Cloning and sequencing of the Core gene
The Core gene products were eluted from agarose gel using Pure Link™ Quick Gel Extraction Kit (https://www.thermofisher.com/pk/en/home.html). The eluted products were cloned in pGEMT-Easy vector and transformed in DH5-alfa strain of E.coli (Promega). Sequencing PCR of the Core gene was carried out using vector-specific sense and antisense primers in a sequencing PCR (Big Dye Deoxy Terminator method). Bidirectional sequencing run was performed using ABI PRISM 310 DNA sequencer [Applied Biosystems].
In case of each isolate, three independent clones were sequenced. The respective sequences were aligned and consensus sequences were derived. The sequences were blasted using NCBI Blast tool and genotype authentication was further validated with the help of an online software HCV Genotyper (http://www.bioafrica.net/rega-genotype/html/subtypinghcv.html). The confirmed and curetted sequences representing the diversity of 58 sequenced isolates were submitted to GenBank
HCV Core gene sequences from various geographical regions of the world were retrieved from the online sequence repositories and Phylogenetic tree was constructed by using Mega6 .
SPSS version 20 was used for data analysis. The qualitative variables were described using percentage and the quantitative variables were described using the mean, median and standard deviation.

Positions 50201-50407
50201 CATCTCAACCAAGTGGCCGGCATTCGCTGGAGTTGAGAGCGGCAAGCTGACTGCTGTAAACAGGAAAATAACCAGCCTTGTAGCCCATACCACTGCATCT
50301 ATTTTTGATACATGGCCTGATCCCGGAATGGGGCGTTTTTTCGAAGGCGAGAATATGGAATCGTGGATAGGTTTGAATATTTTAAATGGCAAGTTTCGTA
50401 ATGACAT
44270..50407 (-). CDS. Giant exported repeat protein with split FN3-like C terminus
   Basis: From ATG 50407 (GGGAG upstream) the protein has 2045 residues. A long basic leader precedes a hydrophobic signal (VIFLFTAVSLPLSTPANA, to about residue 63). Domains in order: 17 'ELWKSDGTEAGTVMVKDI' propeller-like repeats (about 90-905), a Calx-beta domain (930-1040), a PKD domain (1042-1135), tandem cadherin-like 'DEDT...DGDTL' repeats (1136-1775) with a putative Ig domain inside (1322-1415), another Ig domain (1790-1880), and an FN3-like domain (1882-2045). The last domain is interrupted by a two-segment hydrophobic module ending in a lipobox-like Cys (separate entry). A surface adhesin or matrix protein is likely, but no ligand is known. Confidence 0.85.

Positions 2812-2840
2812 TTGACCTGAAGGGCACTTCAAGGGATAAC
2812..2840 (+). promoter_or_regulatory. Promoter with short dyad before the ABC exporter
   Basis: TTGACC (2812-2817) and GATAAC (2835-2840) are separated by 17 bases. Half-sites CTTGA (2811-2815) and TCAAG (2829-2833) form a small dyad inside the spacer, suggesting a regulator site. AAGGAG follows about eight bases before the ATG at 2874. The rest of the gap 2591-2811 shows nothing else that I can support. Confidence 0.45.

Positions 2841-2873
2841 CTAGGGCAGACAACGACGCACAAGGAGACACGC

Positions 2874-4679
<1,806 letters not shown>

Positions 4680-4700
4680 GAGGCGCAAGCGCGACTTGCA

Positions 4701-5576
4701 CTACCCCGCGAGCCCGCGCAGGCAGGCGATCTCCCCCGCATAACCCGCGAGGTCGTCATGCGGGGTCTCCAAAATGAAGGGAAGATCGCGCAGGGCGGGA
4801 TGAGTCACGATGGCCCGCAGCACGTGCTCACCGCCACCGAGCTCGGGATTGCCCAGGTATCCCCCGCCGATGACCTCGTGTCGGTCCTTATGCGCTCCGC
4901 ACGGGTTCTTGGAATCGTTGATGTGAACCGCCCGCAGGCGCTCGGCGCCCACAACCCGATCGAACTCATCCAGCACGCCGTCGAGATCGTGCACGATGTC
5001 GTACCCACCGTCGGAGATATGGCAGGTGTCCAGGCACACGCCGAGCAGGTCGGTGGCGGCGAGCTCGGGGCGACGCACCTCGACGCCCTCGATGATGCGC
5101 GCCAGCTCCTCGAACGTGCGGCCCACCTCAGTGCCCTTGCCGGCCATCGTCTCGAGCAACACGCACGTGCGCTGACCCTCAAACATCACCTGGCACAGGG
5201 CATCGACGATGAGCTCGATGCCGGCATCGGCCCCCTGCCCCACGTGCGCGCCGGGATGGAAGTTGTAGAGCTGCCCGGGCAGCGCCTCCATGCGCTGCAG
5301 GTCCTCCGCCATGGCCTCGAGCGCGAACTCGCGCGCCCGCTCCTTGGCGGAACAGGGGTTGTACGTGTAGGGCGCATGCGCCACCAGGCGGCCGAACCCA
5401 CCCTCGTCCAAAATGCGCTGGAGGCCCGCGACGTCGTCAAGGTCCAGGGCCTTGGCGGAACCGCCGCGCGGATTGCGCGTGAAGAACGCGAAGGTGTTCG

For identification of HCV genotype 3a infection among the actively infected HCV samples, RT PCR followed by Type specific nested PCR based genotyping assay was carried out. Genotyping analysis revealed that out of the 422 (82.75 %) samples processed. Out of 422 actively infected patients, 257 (61 %) were females and 165 (39 %) were male) HCV genotype 3a was identified as the most abundant HCV subtype 192 (45.50 %). Mean age of patients included in the study was 38 ± 11.8 (Mean ± SD. For authentication of HCV genotype 3a, Core gene amplification and sequencing was carried out by randomly selecting a representative number (58/192) of samples and it was established that the patients had HCV 3a infection. These results were also validated by an online sub-typing tool (http://www.bioafrica.net/rega-genotype/html/subtypinghcv.html). Detailed sequence and phylogenetic analysis of the obtained viral genomic sequences was carried out. Phylogenetic tree was developed with Maximum Likelihood algorithm (1000 bootstrap replicates). To analyze HCV genotype 3a of Peshawar origin, the available subtype 3a sequences of the Core gene were retrieved from NCBI and aligned with the respective subtype identified in this study. Pair wise nucleotide and deduced amino acid sequence comparison of our sequences with 36 reported sequences from different countries was performed which indicated that some of the HCV 3a isolates of Peshawar clustered together with each other and with isolates from Pakistan (KP869047, KP869048, KP869049, KP869055, KP869056, KP869057, KP869058), while others clustered closer to European, Indian, Iranian or Chinese HCV sequences with high bootstrap support (Fig. 1). Two of the representative isolates (KP869053 and KP869054) were clustered with the European isolates. Isolate KP869050 and KP869051 shared homology with both the Indian, Iranian and Chinese isolates. Moreover isolate KP869052 was found closely related to those from Iran and Pakistan.